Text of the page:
5. Stay home
A simple “staycation” can positively impact your health and your business. Ty Kiisel, Editor at OnDeck
You don't need to travel great distances or go on epic adventures to get a break from work. This advice from Ty Kiisel at OnDeck highlights just how impactful staycations can be, too. The whole point of using your vacation days is to relax—if the thought of getting on a plane or camping for a week makes you panic, you're not going to get the benefits of taking time off.
In addition to being a budget-conscious choice, staycations also save you all the extra stress of packing, traveling, and planning a regular vacation. Whether your staycation includes a spa day, a fancy dinner, playing tourist in your hometown, or something else, you'll be just as refreshed as if you went away.
Staycations have the added benefit of keeping you close to home, if you're nervous about fully disconnecting from work.
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6. Wait for a slow season
Timing your vacation and having a plan in place for when you’re away are important if you really want to relax and completely unplug. Zoe Weisner, Marketing Writer at BlueVine
Being strategic is key with this advice from Zoe Weisner at BlueVine. With August already being a hugely popular month for taking a holiday, this may be the best time for you to go, too—clients are also on holiday, and there's a good chance that those still in the office are working at a slower pace too.
But if that's not the case in your business, waiting to schedule your holiday until your slow season can have a lot of benefits. Not only will travel be cheaper and the chance for disaster at work lower, but with fewer crowds your whole travel experience will be more relaxing, especially since you won't be wondering what your clients and staff are getting into while you're away.
7. Have a second in command
Your second-in-command should take notes for you at important meetings, handle urgent calls or emails if you cannot be reached, and make decisions or answer questions on your behalf. Forbes
This advice from Forbes means empowering your colleagues to act on your behalf. Since you've already set boundaries for what constitutes as a real disaster (see point #2), your second in command will be able to manage everything else while you're gone. This requires a good amount of trust, but with the right person you can really disconnect, knowing that they have your business's best interests at heart.
Your second in command can also serve as your contact point. If you're scheduling check-ins (see below) or have set disaster guidelines (see point #2), this person can be the one empowered to reach out to you if needed. That way, you can get a succinct update from one single person, instead of having a dozen voices fighting for your attention.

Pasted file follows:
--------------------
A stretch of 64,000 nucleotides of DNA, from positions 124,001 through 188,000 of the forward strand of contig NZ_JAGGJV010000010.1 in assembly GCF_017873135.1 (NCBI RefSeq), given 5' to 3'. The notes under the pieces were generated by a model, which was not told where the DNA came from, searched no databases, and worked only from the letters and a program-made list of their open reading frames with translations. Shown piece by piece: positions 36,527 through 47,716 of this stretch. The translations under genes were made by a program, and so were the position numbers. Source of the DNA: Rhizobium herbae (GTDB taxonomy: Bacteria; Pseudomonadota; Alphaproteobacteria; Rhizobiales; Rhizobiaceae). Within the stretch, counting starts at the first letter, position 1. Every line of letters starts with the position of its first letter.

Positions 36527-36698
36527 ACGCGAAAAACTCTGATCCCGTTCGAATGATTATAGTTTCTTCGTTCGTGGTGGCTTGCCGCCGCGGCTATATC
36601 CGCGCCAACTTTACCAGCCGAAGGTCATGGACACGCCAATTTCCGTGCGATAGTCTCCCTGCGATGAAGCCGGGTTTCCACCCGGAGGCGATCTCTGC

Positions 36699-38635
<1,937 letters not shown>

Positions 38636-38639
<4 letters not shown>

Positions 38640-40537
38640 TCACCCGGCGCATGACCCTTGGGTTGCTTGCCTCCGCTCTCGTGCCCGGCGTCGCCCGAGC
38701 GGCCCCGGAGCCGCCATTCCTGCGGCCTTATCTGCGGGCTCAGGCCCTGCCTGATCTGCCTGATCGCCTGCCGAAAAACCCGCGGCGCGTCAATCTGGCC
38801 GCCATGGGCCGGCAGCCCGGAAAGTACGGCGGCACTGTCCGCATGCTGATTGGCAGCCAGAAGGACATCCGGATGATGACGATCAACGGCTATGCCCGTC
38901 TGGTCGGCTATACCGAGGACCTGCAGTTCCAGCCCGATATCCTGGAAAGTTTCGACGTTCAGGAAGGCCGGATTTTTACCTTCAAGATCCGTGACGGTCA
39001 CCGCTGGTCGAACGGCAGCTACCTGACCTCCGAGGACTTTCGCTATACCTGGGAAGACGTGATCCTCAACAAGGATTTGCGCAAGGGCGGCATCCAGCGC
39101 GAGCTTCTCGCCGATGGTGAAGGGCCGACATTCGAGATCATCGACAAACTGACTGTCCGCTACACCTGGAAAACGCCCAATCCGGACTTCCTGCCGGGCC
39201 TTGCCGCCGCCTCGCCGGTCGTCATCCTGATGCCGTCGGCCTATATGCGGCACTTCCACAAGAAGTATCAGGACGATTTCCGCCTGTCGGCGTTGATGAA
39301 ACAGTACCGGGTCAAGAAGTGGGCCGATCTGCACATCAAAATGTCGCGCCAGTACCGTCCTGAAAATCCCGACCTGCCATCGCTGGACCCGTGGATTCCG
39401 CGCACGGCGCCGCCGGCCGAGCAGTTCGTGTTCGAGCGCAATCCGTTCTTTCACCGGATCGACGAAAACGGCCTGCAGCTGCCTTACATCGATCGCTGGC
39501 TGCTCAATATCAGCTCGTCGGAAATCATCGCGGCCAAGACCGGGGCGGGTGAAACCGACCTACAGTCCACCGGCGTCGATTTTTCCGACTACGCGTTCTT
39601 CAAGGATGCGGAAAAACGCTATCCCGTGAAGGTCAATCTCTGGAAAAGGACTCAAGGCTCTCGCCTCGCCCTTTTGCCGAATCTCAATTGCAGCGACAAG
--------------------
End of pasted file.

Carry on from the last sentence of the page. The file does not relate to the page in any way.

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8. Have check-ins
If you're not going off the grid completely and plan to make yourself available by phone during your vacation, tell your coworkers or employees the exact times you can be reached. Robert Half
Sometimes fully disconnecting just isn't possible. In those cases, Robert Half suggests setting up specific times to check in with your work. In addition to keeping you connected with any goings-on, you're also accessible if anything goes wrong. This advice comes with a caveat, though: if you're scheduling check-ins, stick to your schedule. Responding out of time or picking and choosing who to respond to can set a bad example and cause frustration with both clients and staff. Exercise that self control and check in only when you've said you would.
9. Get to the essentials
You’ve got to limit yourself to basic tasks like checking emails, following up with key employees or checking analytics. Nash Riggins, Staff Writer for Small Business Trends
When totally disconnecting isn't possible, you should also limit the work you're willing to do (in addition to scheduling check-ins; see above). This advice, from Nash Riggins at Small Business Trends, is all about stripping your to-do list to its essentials. Your vacation (even if it's a working vacation) isn't the time to take on new clients or throw yourself into a tricky project. Instead, you should limit your working time to the absolute must-dos—checking email, watching analytics, and checking in with your second in command—and delegate the rest.
10. Schedule your autoresponder
Make sure you get the tone right. If you’re off on an adventure, and you don’t anticipate any catastrophic emails coming your way, feel free to have a little fun with it. Courtney Symons, Lead Writer at Shopify
Shopify’s Courtney Symons had this advice to share about setting up your out of office notification. While the best autoresponders are succinct, clear, and informative, you can always take yours to the next level with some humor. While crafting your own funny out of office message, just remember that you give readers the information they need, too: when you'll be back, and who they can talk to in the meantime.